“If you surround yourself with voices that echo similar opinions to those you’re feeding out, they will be reinforced in your mind as mainstream, to the point that it can distort your perception of what is the general consensus.” – Alan Martin, Wired
As we emerge from global isolation, there are several things we will need to continue to grapple with, even though we can’t always hide behind the comfort of our computer screen. Social media has allowed us to see deeper windows into the souls of many of our colleagues, friends, and family members. In many cases, we have been pulled out of our echo chambers for the first time as something struck our conscious in a different way than those we have looked to in the past for guidance.
An echo chamber creates a polarization effect – it’s a space where we feel comfortable because everyone around us shares our opinions, and are more likely to see those who don’t share our opinion as “wrong” or “weird.” Over the past year, many of us have had our blinders lifted. We realize the harm our echo chamber has inflicted on our Spiritual growth and it’s caused a lot of confusion.
Some of us feel betrayed by those we once considered our mentors. We feel we’ve been led astray. Others feel abandoned. We were taught to stand on a set of convictions that we still cling to while our leaders compromise and justify ignoring everything they once taught as truth. These situations aren’t isolated and they have left many wondering if a mentoring relationship is a wise investment. Yet we also know that Generation Z is longing for adult mentor relationships so much so that they view themselves differently when adults invest time in them.
I believe this is true for all of us. When we have a mentor coming alongside us, cheering us on, our confidence grows. When we have someone who we can ask questions of, who will provide a different perspective, we step into our decisions more confidently. When we have someone who can pull us out of a wilderness season and redirect our thoughts back to God we are living life as God created us to, in community with other believers. Titus 2 reminds us that part of the function of the church body is a cycle of mentoring relationships.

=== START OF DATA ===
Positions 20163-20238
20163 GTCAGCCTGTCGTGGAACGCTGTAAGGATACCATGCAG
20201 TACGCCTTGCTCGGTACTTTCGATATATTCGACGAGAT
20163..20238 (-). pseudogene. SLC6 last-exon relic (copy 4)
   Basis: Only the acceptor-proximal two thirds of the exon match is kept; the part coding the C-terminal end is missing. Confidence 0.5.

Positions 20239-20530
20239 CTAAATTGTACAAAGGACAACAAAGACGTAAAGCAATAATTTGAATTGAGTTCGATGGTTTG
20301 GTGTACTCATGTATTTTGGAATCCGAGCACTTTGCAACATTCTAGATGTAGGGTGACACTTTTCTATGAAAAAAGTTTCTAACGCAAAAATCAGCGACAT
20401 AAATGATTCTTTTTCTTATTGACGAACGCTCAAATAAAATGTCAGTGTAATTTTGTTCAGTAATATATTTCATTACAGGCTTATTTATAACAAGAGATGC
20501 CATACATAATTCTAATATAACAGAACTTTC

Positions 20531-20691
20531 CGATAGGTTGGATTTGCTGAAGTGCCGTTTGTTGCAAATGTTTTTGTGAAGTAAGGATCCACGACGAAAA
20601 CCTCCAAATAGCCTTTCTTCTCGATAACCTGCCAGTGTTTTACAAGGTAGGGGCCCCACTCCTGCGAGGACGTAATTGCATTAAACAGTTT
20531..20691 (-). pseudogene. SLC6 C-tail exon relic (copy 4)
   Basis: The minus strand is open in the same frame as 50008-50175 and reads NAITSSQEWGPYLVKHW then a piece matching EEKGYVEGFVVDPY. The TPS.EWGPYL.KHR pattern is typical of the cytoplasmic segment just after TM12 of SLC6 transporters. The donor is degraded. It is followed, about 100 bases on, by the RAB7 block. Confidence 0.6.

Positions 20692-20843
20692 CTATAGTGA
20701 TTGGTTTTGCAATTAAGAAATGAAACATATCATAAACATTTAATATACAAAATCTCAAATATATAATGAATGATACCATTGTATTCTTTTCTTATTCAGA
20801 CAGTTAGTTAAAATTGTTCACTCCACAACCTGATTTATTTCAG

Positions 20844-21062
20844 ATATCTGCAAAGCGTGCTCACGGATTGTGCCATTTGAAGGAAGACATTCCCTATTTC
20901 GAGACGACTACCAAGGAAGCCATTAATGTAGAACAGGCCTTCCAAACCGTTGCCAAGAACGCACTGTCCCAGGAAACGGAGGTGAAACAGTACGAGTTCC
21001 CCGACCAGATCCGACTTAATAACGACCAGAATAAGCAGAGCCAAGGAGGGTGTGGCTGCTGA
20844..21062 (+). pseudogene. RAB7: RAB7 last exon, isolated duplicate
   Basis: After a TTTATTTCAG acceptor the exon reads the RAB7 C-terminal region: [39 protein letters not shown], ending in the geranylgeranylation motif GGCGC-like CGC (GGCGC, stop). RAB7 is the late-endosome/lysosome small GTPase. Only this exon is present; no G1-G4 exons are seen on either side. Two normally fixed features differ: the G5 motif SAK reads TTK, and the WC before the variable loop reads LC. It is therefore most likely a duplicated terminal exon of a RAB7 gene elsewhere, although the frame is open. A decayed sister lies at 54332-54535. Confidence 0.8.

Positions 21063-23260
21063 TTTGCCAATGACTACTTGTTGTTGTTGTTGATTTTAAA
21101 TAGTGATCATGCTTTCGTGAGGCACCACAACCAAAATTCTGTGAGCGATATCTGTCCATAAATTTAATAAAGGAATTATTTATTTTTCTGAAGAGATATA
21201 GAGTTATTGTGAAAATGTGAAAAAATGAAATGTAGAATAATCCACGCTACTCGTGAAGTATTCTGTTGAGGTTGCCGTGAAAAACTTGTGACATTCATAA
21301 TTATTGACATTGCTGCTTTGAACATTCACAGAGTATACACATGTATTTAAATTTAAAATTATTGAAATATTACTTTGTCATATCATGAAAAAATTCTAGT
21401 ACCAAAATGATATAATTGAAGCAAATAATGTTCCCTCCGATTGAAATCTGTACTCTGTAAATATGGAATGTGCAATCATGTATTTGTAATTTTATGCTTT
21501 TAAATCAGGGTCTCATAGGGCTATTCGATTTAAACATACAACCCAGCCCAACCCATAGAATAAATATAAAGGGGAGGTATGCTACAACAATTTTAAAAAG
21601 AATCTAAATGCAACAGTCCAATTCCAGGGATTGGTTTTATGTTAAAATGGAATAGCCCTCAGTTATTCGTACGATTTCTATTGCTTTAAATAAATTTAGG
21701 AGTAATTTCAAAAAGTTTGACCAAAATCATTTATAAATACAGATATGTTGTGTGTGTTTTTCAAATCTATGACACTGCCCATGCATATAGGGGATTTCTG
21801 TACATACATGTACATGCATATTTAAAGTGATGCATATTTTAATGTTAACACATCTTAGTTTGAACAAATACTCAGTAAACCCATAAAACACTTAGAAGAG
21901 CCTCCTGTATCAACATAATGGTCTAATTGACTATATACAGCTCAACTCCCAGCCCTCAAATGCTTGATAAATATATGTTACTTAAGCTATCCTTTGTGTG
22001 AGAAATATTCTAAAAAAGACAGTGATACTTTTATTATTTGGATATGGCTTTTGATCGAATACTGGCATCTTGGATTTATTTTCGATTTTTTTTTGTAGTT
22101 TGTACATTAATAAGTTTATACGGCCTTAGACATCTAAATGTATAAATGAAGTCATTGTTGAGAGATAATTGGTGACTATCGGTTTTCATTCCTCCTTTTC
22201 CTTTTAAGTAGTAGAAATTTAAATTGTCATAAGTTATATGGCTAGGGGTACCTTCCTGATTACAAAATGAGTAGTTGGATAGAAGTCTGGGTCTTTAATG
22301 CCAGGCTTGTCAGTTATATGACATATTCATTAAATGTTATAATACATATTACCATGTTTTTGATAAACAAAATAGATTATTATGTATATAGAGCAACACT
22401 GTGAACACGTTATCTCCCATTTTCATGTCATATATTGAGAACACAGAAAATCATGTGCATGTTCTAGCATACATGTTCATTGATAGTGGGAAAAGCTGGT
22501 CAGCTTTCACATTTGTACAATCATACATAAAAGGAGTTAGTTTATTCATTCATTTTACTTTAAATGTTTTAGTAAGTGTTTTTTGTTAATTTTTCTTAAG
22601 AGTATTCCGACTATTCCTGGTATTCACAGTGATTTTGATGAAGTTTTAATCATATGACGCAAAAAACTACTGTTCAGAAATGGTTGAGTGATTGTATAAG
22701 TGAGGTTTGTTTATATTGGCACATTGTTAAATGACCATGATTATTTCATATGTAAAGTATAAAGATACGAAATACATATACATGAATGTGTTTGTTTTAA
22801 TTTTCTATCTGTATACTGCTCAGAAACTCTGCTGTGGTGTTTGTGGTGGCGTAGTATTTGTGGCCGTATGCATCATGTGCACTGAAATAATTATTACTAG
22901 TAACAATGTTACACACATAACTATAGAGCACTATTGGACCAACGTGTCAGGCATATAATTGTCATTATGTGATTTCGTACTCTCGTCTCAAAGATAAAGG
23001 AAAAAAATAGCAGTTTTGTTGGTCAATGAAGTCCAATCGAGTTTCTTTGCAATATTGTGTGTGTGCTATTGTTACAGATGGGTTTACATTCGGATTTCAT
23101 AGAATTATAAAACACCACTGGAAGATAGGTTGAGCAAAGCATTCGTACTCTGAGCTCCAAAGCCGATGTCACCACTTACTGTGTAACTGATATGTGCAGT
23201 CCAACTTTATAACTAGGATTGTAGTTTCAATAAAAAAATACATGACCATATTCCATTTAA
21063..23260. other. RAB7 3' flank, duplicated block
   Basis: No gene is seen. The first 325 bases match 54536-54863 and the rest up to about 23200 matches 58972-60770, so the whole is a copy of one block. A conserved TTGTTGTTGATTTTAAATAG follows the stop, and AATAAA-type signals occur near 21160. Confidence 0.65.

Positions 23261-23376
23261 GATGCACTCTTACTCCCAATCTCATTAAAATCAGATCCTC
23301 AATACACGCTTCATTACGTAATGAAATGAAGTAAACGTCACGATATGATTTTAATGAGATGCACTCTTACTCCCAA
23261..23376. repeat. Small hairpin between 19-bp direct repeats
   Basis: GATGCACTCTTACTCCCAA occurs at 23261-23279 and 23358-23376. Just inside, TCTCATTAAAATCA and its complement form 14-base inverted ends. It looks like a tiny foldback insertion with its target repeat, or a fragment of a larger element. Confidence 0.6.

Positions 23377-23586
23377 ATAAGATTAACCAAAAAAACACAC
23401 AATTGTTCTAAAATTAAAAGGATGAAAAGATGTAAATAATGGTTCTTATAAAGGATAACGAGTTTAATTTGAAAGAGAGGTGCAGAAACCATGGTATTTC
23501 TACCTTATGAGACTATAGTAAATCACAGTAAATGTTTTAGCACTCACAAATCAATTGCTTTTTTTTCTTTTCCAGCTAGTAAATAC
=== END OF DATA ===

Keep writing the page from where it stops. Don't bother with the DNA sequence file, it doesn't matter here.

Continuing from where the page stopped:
What to Look for in a Mentor
Part of knowing how to find a mentor is knowing what characteristics you need in your mentor. Here’s a list from Lifehack.org:
- Great mentors show interest in your success
- Great mentors are vested in your success
- Great mentors are aligned with your best interest
- Great mentors focus on helping you be the best you can be
- Great mentors do not compete with you but rather complement you
- Great mentors are not afraid of your successes or threatened by them
Pretty generic right? That’s because most mentoring relationships are framed within the context of career development. And a mentor who will guide you in your career is an excellent opportunity. Especially if you are an entrepreneur or work independently most of the time.
Mentors are also helpful in different seasons of life transitions. For example, if you are transitioning from working full-time to becoming a stay-at-home mom for the first time it will be helpful to connect with a SAHM who is a few years ahead of you. If you’re entering the workforce or headed back to school after a hiatus at home someone who understands your life stage would be a great encouragement.
If you’re newly married you will find that the advice and support of a wife or married couple ten years into their marriage will be incredibly helpful as you navigate the first few years adjusting to life together.
Most importantly, in my opinion, it’s always a great time to have a mentor who can encourage you Spiritually. Someone just a little further ahead in life who has been walking with the Lord for a while and can offer you their perspective on Scripture. As you read the Bible together you will likely learn from each other. What’s most important is accountability and respect as you learn.
Take time to decide what you would like in a mentoring relationship. That will make the next part easier.
How Do You Find a Mentor?
Once you know what you’re looking for in a mentor start by making a list of people in your circle who you think fit the role. Is there anyone you socialize with through community events, church activities, or work that you really enjoy? Is there someone whose advice you’ve taken in the past and find to be very thoughtful in the wisdom they offer? Consider reaching out to them first.
If you can’t think of anyone in your immediate circles consider expanding the network. Do you have any friends of friends that fit your ideal candidate list?
If you attend church reach out to the small groups or adult ministries pastor. Inform them of your desire for a mentor. They may have some ideas of people to connect you with, and if not, perhaps it’s time to ask them why they don’t!
Do you enjoy a specific hobby, sport, or participate in a club? Start to listen a little closer to people. Ask questions and consider answers. A mentor may be someone you look at as a peer in some aspects of life and consider a mentor in other areas. Remember, a mentor is someone who’s there to encourage you, cheer you on, and offer a different perspective. They are someone to do life with, but they don’t have to be your best friend.
For further reading consider: 10 Tips for Finding a Mentor—and Making the Relationship Count